There is a better way to spend that big money. It might be an irrational suggestion, but don’t send me to the lunatics asylum before finishing this article.
Spread over the next 10 years, let’s give this $38 billion to North Korea as a non-military economic aid. Why North Korea? To a country led by a crazy leader? Well, how do you know that he is crazy? The Western media distorts facts in order to demonize selected countries and selected leaders.
But the media conveniently forgets to mention that the North Korean leader never threatened to attack the U.S. or other countries. He only stated firmly that “if attacked, we will defend ourselves and fight back.” According to the U.N. Charter, every country has the right to defend itself and that includes North Korea.
Give this money to the country of the 25 million North Koreans who have suffered enough from the U.S. sanctions. The sanctions never made any sense and caused more harm than good. The American rationale was to squeeze the North Korean people with sanctions and they may turn against their leader and will be ready for a regime change.
It was a gross miscalculation, because the North Korean people’s rationale was, “How mean and cruel the American people might be if they allowed their government to exert so much suffering upon us.” And they are right, because in the U.S. the leaders do what the people in the country want.
With the aid, they will work hard to develop their country to build their society as they see it fit and it should not matter to us if it is Socialism, Communism or something else. Let them choose how they want to live.
But this would affect their rationale, too. They will think, “Finally the American people came to their senses and forced their government to go for peace rather than war and destruction. We start to like the Americans.” And why would they want to start a war to destroy their new infrastructure, buildings, and well-producing fields? Even if they are prepared to defend their country, they, too, prefer peace.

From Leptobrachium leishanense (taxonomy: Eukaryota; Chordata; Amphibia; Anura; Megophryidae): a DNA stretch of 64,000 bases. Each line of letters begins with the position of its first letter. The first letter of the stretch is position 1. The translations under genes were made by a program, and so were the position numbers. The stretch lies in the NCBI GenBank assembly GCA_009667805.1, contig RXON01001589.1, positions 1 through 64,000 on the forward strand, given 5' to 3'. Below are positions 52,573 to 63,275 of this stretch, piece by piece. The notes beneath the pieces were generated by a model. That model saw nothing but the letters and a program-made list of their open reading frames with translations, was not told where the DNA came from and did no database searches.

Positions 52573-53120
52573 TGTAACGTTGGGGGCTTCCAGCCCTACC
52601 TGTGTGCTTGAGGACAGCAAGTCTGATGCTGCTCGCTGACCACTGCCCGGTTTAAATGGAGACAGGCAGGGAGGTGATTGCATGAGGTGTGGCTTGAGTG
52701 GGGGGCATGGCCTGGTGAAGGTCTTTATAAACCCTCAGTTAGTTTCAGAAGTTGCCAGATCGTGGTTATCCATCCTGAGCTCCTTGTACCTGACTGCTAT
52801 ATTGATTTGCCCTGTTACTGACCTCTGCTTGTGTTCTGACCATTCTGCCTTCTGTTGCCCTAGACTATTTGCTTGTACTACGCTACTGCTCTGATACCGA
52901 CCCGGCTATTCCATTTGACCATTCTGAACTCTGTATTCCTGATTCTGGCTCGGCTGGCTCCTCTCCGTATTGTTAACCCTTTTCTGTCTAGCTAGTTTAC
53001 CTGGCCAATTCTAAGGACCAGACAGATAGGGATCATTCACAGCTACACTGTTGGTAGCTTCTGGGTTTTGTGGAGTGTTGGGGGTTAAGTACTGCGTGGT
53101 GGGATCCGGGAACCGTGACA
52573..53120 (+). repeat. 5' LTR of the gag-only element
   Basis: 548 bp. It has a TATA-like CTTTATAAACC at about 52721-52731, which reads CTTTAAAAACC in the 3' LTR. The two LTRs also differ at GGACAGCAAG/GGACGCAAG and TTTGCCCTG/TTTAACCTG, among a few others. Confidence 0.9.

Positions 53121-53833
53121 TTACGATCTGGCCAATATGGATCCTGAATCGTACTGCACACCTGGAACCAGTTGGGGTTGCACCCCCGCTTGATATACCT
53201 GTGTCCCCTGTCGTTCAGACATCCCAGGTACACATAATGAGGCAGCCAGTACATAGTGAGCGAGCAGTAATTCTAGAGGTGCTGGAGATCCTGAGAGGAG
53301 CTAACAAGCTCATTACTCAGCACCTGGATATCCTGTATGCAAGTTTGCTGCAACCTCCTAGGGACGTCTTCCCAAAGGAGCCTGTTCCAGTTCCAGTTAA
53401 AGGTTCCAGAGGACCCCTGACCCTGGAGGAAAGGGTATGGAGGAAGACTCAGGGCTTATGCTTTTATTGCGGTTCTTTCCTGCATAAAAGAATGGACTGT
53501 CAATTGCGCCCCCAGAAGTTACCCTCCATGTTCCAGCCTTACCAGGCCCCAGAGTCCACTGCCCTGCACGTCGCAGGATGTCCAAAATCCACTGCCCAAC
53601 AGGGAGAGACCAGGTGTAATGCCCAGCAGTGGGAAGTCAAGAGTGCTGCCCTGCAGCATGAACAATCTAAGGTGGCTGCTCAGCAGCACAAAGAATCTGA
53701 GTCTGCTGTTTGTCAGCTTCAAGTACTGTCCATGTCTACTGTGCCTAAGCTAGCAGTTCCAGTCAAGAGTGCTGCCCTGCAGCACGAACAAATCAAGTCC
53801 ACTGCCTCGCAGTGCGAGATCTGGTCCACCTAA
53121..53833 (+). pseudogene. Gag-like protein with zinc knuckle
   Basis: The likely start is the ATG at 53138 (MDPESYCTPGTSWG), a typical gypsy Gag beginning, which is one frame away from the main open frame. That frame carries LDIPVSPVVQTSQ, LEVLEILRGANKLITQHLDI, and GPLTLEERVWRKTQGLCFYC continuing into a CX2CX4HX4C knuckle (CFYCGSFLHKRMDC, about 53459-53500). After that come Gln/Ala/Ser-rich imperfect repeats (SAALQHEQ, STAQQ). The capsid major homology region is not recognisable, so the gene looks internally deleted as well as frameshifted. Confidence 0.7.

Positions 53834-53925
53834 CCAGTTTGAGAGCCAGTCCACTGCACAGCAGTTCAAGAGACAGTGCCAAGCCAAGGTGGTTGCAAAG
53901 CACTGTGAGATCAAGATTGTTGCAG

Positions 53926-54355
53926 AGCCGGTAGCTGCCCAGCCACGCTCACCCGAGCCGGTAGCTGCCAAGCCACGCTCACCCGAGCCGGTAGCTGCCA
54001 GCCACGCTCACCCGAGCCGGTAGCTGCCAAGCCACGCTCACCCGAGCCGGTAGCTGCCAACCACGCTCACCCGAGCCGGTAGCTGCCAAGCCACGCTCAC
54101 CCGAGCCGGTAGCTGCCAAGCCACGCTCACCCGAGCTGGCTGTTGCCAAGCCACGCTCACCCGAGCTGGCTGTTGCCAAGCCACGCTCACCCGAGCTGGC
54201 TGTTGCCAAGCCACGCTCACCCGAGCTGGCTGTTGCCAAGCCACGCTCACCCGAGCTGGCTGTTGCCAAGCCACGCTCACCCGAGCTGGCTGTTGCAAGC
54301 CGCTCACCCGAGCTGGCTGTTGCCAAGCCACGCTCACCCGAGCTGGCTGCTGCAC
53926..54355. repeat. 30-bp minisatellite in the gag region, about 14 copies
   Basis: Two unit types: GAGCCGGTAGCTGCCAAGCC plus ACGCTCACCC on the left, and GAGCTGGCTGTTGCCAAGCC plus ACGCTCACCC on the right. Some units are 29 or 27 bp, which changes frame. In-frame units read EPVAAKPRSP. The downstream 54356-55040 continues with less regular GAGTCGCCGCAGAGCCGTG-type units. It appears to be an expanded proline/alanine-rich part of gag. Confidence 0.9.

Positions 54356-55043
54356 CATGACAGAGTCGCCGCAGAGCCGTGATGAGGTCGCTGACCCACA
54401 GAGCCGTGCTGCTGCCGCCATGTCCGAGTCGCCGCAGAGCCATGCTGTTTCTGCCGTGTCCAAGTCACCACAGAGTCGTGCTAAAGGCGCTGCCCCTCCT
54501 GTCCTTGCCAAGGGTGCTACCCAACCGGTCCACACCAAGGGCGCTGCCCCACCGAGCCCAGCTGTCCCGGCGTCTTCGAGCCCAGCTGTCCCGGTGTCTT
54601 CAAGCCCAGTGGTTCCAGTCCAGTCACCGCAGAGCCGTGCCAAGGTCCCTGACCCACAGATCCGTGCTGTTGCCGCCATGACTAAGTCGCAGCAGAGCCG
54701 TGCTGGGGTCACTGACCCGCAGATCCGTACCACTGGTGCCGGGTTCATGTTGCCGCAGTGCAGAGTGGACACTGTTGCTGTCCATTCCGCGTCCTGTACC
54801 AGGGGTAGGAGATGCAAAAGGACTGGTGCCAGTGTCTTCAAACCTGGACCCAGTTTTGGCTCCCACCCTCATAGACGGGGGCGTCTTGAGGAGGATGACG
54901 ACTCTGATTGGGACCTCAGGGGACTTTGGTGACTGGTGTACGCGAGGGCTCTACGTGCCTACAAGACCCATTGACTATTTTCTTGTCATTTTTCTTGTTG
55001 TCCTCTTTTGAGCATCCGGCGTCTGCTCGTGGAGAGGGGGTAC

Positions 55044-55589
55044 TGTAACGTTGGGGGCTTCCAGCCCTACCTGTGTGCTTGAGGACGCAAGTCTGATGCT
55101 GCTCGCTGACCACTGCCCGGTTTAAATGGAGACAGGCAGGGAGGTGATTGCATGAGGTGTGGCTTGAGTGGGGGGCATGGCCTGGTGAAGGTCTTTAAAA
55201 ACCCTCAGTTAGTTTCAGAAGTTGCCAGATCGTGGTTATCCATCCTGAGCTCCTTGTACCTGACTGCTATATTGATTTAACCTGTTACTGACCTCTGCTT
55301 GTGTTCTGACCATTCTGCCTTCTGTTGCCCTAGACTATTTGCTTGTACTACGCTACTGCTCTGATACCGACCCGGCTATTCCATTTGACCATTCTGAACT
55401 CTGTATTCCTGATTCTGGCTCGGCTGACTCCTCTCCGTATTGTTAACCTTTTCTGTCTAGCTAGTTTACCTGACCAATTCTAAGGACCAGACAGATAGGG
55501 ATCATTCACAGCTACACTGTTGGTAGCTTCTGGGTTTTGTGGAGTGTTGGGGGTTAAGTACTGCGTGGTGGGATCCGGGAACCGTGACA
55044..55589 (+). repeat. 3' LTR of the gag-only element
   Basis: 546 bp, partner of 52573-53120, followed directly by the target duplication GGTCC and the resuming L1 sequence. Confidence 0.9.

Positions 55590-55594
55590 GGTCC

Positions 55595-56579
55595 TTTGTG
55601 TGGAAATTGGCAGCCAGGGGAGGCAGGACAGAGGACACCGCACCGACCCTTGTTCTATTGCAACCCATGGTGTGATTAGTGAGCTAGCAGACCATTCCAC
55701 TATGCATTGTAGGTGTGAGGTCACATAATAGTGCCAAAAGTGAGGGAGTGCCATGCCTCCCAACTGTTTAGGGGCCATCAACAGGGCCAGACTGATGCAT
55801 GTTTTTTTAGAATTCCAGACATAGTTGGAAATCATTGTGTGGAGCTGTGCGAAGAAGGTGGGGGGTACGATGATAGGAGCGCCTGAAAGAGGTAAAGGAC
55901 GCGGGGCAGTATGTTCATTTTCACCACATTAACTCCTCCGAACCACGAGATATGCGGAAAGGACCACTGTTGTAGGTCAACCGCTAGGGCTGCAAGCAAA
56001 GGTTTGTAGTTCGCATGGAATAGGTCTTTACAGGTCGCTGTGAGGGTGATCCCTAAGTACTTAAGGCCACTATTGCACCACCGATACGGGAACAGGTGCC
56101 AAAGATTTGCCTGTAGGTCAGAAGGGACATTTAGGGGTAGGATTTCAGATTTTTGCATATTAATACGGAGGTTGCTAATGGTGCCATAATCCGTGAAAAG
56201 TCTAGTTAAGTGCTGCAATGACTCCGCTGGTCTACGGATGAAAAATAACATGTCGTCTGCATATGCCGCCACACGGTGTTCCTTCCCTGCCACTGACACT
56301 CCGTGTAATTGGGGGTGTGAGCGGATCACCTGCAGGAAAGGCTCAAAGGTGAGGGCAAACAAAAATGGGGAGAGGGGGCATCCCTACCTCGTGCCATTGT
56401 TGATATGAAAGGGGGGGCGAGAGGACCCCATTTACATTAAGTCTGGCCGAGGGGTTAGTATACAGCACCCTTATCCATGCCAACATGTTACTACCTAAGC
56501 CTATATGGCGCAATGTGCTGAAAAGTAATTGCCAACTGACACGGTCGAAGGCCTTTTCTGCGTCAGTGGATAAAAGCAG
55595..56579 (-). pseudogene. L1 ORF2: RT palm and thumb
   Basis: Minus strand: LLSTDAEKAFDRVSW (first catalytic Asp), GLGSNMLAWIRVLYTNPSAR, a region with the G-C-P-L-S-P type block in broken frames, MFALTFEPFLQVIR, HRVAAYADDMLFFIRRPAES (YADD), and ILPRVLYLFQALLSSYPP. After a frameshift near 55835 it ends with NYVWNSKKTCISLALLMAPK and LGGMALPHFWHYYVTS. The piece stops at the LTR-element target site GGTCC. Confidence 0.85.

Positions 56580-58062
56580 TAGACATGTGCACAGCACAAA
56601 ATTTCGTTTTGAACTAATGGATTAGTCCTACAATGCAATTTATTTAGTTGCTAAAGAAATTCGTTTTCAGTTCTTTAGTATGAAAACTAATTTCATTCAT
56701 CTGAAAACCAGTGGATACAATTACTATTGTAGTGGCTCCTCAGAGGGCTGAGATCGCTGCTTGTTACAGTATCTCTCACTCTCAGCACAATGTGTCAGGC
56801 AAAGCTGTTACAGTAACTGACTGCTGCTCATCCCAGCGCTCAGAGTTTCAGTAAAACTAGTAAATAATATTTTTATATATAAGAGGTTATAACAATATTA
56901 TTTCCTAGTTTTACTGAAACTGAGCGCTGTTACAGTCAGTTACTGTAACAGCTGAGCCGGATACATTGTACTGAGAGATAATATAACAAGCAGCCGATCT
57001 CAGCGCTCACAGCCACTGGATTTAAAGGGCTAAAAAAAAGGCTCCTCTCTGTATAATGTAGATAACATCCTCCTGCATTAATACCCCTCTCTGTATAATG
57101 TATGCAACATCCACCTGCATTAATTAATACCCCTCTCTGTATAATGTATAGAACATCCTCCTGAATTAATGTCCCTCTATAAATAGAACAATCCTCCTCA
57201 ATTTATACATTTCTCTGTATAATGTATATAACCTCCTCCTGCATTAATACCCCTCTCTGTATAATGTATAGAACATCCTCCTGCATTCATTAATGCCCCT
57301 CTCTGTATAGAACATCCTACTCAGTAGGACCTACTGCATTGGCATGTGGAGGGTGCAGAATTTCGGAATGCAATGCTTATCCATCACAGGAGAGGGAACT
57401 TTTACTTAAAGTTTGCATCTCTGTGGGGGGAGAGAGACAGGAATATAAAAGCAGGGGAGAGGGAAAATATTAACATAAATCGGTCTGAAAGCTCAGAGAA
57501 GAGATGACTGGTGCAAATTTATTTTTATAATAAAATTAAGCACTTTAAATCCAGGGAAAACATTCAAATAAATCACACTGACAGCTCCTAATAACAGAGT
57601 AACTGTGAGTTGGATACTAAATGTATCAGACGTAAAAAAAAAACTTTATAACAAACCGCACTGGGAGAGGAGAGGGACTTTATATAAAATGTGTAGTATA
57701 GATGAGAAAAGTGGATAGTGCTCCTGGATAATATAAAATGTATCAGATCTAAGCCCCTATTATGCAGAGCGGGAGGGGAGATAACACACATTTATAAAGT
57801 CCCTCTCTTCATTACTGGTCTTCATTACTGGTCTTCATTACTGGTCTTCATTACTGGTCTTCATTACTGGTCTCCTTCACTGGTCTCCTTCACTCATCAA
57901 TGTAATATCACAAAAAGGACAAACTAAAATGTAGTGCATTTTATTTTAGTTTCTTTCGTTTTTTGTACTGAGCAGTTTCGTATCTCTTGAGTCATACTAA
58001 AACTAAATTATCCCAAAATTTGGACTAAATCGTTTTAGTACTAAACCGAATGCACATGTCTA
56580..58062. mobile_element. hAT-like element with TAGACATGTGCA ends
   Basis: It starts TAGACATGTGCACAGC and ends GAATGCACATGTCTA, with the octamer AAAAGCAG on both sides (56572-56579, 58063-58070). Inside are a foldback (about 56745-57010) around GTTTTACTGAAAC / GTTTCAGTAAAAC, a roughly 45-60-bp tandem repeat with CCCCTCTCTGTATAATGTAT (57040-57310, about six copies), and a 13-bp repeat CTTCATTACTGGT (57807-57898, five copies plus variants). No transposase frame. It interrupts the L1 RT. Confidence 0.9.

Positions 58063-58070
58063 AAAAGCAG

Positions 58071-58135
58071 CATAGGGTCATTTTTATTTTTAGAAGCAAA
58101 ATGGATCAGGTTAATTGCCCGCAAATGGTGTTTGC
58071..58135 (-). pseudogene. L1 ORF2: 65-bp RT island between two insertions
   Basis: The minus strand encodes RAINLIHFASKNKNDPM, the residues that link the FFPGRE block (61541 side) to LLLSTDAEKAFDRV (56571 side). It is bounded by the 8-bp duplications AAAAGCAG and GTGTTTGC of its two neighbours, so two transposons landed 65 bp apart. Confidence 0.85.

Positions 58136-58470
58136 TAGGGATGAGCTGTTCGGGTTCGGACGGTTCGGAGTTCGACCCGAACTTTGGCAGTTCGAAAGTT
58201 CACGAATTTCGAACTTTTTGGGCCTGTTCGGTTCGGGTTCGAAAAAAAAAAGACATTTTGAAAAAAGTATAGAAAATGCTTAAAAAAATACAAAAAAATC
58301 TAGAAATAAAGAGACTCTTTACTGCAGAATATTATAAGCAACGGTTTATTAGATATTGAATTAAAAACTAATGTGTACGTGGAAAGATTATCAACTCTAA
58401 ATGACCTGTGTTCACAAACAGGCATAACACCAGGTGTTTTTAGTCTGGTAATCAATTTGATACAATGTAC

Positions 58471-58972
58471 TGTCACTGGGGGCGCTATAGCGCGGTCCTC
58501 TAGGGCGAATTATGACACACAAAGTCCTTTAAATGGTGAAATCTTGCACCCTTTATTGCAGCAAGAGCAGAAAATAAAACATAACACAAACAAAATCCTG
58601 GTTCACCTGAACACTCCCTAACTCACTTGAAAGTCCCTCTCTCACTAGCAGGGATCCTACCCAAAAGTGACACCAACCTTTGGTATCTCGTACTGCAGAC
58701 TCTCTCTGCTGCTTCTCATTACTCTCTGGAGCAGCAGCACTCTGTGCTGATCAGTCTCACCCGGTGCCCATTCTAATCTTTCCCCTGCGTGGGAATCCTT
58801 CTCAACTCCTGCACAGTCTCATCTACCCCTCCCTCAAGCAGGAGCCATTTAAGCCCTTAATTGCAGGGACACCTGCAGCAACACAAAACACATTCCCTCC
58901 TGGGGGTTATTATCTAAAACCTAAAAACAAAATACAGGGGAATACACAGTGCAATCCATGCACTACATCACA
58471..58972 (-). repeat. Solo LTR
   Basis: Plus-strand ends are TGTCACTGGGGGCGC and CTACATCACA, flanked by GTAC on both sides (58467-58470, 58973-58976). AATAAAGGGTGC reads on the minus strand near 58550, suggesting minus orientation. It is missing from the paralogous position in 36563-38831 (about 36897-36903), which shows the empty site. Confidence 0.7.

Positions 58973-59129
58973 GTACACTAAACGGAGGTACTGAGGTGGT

There might be, though, one more important step toward lasting peace, namely to sign a peace treaty with the North Koreans. This is what they have been asking for since 1977. This would result in euphoria on all sides, except of course the military hardware industry in the U.S.
Let’s do some final accounting: $38 billion over 10 years for peace and happiness of 25 million people and for the peace of mind of 320 million of Americans is not a bad deal, especially if we consider that the U.S. spent so far trillions of dollars on wars. Isn’t the life of 25 million North Koreans as valuable and as important as the life of 8.38 million Israelis?
For the U.S., this mediation plan has an inherent risk. What if the North Koreans’ democratic and socialist system turns out to be a big success? Well, we would definitely have a solid bunch of politicians in the U.S. who would be embittered because they can’t imagine a more perfect system than our current imperialistic one. But, I guess, the majority of the soberly thinking Americans would happily write off their bitterness as collateral damage.
Peace is a good trade off. Go for it!
János Keoni Samu is a resident of Kalaheo